With only four starters back, the Trojan defense doesn't figure to be as overwhelming as the offense, but most coaches would gladly trade for it, particularly when they look at the charts and discover that 13 lettermen are knocking each other around for starting berths. All-America Safety Dennis Thurman and Rover Mike Carey, who suffered from Hodgkins' disease last fall, are the mainstays of the secondary. If there is a weakness, it might be the kicking game, where the Trojans must rely on inexperienced men. Certainly it isn't the schedule, which seems to have been tailor-made for a team going for the national championship. USC plays Missouri, Alabama, Notre Dame and UCLA, but has a breather in between each big game.
USC was 11-1 last season, dropping its opener to Missouri. "We lost the national championship on Sept. 11," says Robinson. "Our kids come here to be national champions. We recognize now the importance of being really ready for the first game." This season USC figures to be really ready for everyone. Including the Big Ten champion on Jan. 2.
7 Ohio State
In the Big Ten 1977 will be a year in which the good get better. Ohio State, the No. 5 ranked team in the nation in 1976, has eight starters returning on offense and seven on defense. The Buckeyes also have 28 prize freshmen, a bunch being compared to the class of '70, among whose luminaries were Rex Kern, John Brockington and Jack Tatum. Whether Ohio State will be the best, however, won't be determined until the last game of the season. This year the Big Ten title game is scheduled for Ann Arbor.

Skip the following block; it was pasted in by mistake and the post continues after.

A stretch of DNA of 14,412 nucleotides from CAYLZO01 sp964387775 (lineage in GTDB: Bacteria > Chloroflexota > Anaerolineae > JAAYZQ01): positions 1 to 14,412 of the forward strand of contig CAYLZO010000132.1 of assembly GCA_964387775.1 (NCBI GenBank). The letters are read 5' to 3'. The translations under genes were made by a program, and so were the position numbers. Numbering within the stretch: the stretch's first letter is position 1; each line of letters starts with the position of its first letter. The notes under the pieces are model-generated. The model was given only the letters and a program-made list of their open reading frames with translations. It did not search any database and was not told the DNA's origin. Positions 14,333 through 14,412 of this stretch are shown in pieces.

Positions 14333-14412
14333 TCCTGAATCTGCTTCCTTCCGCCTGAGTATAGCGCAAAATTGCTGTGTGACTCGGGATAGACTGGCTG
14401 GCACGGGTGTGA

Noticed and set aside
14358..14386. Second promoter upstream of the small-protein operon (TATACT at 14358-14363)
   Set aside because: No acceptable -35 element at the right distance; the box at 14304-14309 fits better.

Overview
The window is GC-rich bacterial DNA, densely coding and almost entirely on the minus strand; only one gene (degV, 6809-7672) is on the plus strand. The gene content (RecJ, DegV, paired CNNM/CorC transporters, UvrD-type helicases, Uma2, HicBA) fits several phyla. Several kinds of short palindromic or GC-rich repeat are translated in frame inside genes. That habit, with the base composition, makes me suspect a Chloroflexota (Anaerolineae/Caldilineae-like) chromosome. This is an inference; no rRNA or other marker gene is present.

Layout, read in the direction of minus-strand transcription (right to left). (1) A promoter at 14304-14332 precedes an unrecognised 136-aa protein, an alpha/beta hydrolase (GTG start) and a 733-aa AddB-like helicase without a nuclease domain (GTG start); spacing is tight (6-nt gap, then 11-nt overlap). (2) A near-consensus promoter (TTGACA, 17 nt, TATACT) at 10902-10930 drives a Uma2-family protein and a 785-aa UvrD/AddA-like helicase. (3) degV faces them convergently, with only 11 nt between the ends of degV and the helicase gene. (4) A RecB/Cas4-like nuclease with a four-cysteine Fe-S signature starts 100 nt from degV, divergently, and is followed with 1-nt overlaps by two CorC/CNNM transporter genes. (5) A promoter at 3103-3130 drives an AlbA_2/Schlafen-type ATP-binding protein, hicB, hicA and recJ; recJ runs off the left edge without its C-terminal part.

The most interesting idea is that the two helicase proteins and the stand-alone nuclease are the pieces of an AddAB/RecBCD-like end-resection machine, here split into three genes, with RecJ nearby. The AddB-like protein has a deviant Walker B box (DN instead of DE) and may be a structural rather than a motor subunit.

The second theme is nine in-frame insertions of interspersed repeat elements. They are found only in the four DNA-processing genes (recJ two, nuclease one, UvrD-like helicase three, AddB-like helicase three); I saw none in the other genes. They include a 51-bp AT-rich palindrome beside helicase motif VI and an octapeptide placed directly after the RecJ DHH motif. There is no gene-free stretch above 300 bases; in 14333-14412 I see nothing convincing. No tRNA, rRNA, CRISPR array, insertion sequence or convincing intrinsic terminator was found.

Woody Hayes took his 9-2-1 Buckeyes into the 1977 Orange Bowl against Colorado and his two-tailback attack prevailed 27-10. The 64-year-old coach had started last season with his customary I formation, which relied on Fullback Pete Johnson to be the chief churner of the cloud of dust. But Johnson sprained both ankles in the third game, a 22-21 upset by Missouri, and Hayes went to Tailbacks Jeff Logan and junior-college transfer Ron Springs. Well healed in time for the Orange Bowl, Johnson spent the evening on the bench. This year Hayes will start the season with his fastest backfield in memory and may even try some more new tricks—with the proviso that the ball stays on the ground. Last season Ohio State put the ball in the air only 40 times and scored only one touchdown on a pass in 12 games.